Dillon works on improving Lodgepole Street walkability and safety | SummitDaily.com

Dillon works on improving Lodgepole Street walkability and safety

Construction company chosen for Town Park project

Dillon Town Council is working on redesigning Lodgepole Street. The current proposal includes maintaining two-way traffic on the street.
Town of Dillon/Courtesy photo

Dillon Town Council continues to give its town a makeover, and Lodgepole Street is one of the next items on the agenda. The plan is to improve drainage, walkability, safety, access to the Dillon Marina and more.

The Town Council discussed modifying the street during its Jan. 6 work session. The plan is to have perpendicular parking spaces that are 22 feet long to accommodate bike racks and other hitched equipment that extend the length of a vehicle. There would be no parking on the north side of the street.

Sidewalks are planned to run along both sides of the street, connecting to existing sidewalks and improving walkability. A 6-foot sidewalk would be added to the north side of the road, and there would be a 7-foot sidewalk on the south side. Three pedestrian crossings would connect the sidewalks and include landscaping.

For more beautification, the west end of Lodgepole Street can be reprogrammed to provide additional park amenities. Narrowing the intersection of West Buffalo, West LaBonte and Lodgepole streets is also proposed in the plan.

Council wanted to see how the street would look if it was made into a one-way street. Staff presented that information to council at a work session Tuesday, Feb. 1. A main change under that plan was orienting the parking spaces diagonally and having them on both sides of the street, increasing parking from 73 spaces to 105 spaces.

To get the spaces to fit, however, the sidewalk on the south side of the street is no longer an option. Three crosswalks would still allow pedestrians to reach the waterfront.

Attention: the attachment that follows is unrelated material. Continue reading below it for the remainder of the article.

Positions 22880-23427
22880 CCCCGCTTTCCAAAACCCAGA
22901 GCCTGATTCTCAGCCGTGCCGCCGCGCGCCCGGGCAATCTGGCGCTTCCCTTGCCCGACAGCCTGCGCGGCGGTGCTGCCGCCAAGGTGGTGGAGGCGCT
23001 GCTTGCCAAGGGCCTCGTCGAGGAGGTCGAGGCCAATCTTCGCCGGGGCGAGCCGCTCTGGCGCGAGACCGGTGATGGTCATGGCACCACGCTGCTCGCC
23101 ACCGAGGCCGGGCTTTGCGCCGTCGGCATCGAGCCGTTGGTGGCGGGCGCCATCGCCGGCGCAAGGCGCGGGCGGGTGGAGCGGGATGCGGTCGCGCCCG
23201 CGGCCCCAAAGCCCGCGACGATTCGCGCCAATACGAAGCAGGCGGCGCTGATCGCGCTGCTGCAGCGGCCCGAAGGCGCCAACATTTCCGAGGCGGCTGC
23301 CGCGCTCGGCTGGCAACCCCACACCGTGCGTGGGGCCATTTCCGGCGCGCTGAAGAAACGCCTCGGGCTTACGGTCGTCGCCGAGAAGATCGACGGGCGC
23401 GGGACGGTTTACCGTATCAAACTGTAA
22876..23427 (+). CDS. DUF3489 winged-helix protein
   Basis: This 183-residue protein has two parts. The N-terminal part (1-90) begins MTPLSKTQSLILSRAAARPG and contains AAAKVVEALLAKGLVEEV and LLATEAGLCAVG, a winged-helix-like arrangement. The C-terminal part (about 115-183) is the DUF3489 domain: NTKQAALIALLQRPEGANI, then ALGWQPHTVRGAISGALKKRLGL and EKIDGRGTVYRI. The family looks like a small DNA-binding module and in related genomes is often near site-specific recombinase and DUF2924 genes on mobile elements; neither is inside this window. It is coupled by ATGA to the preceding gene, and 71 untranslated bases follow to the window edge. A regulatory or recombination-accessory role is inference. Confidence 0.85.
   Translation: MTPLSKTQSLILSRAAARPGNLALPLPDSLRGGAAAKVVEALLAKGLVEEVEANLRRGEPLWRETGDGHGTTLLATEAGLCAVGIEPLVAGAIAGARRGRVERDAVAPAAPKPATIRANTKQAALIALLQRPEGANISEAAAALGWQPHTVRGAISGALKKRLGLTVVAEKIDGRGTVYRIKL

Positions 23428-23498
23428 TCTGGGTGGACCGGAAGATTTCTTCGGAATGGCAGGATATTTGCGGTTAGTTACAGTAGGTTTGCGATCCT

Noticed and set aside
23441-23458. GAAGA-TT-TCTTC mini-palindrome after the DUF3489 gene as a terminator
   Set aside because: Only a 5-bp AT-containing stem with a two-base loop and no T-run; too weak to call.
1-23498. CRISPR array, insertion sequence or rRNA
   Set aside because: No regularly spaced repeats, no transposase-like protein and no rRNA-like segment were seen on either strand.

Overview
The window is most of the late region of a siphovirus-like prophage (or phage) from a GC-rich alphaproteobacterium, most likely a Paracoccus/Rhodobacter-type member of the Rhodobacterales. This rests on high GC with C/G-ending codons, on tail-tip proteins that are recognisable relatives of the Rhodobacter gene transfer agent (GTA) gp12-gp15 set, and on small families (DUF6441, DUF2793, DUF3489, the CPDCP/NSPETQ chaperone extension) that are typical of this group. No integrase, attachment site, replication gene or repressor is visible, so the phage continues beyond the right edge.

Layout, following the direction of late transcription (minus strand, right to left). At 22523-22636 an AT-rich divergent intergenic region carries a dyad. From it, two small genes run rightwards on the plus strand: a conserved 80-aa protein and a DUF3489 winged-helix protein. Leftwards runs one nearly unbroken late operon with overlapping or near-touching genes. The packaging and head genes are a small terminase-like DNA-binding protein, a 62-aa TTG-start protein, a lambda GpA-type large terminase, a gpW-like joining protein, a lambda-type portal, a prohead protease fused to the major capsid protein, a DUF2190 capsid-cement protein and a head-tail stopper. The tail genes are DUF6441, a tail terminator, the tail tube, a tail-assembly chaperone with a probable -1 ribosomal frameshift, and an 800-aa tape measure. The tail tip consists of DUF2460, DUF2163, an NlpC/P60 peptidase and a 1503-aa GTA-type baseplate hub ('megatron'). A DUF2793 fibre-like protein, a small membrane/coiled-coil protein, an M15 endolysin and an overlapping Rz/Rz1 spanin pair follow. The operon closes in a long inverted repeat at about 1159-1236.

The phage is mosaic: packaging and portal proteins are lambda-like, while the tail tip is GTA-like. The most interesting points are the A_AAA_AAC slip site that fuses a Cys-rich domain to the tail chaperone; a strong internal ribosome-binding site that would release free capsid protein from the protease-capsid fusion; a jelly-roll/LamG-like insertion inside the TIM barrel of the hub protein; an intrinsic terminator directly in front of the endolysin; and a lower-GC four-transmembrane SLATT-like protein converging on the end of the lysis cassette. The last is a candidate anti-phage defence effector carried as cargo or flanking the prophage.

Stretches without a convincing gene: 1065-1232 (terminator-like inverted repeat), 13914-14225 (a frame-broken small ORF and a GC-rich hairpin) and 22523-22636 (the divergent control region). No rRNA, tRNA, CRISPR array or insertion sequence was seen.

Though it helps deal with high-traffic events such as concerts at the Dillon Amphitheater, the one-way design comes at a cost to safety. Summit Fire & EMS told Town Council that having parking on both sides of the street means the road wouldn’t be 26 feet wide, as needed by code to place outriggers for trucks to deploy rescue ladders. Emergency services would also be restricted to a single point of access to the amphitheater and surrounding area.

Coeur Du Lac condominium residents also submitted letters to Town Council voicing their opposition to the parking on the north side, citing increased disturbances. Additionally, council members like Renee Imamura mentioned how the one-way road poses problems for cyclists as they aren’t allowed to ride against traffic.

Narrowing the intersection of West Buffalo, West LaBonte and Lodgepole streets, as well as possibly including raised crosswalks to slow traffic, will be revisited. However, Town Council ultimately decided to stick with the two-way design to address safety issues, among other concerns.

“I like having sidewalks on both sides,” Mayor Carolyn Skowyra said. I think it encourages what we want to see, which is pedestrian traffic.”

Town Council still liked some aspects of the one-way design, such as additional parking to alleviate event crowds. However, it was pointed out that events are a small portion of the year. Council discussed signage to direct visitors to other underutilized areas of town since the west end of Lodgepole Street is 1,200 feet from the north gate of the amphitheater. Town Engineer Dan Burroughs said they could do a study this year to get a better feel for where people are parking and know how many concerts cause parking problems.

Temporary parking spaces were also brought up as a possible solution. When a concert is happening, the town could spray paint roughly 15 spots on the north side of the street.

“If we could put a dozen or more of those cars here for events, I think that’s a reasonable compromise,” council member Steven Milroy said.

Costs are still to be determined, but Burroughs said they have about a $2 million budget.

“I’m sure, if we go this way, that $2 million is going to go a long way,” Burroughs said. “I think we’ll have some extra money.”

Lodgepole Street wasn’t the only construction topic of the evening. After being pushed back last year, Town Council on Tuesday approved a contractor to work on Town Park improvements, such as landscaping, pathways, a multiuse athletic field and playground enhancements.

American Civil Constructors won the bid, and the project will cost $2.64 million from the capital improvement fund. Work is planned to begin in the spring and be done by the end of summer.

A cross-section view of Dillon’s purposed Lodgepole Street redesign.
Town of Dillon/Courtesy photo

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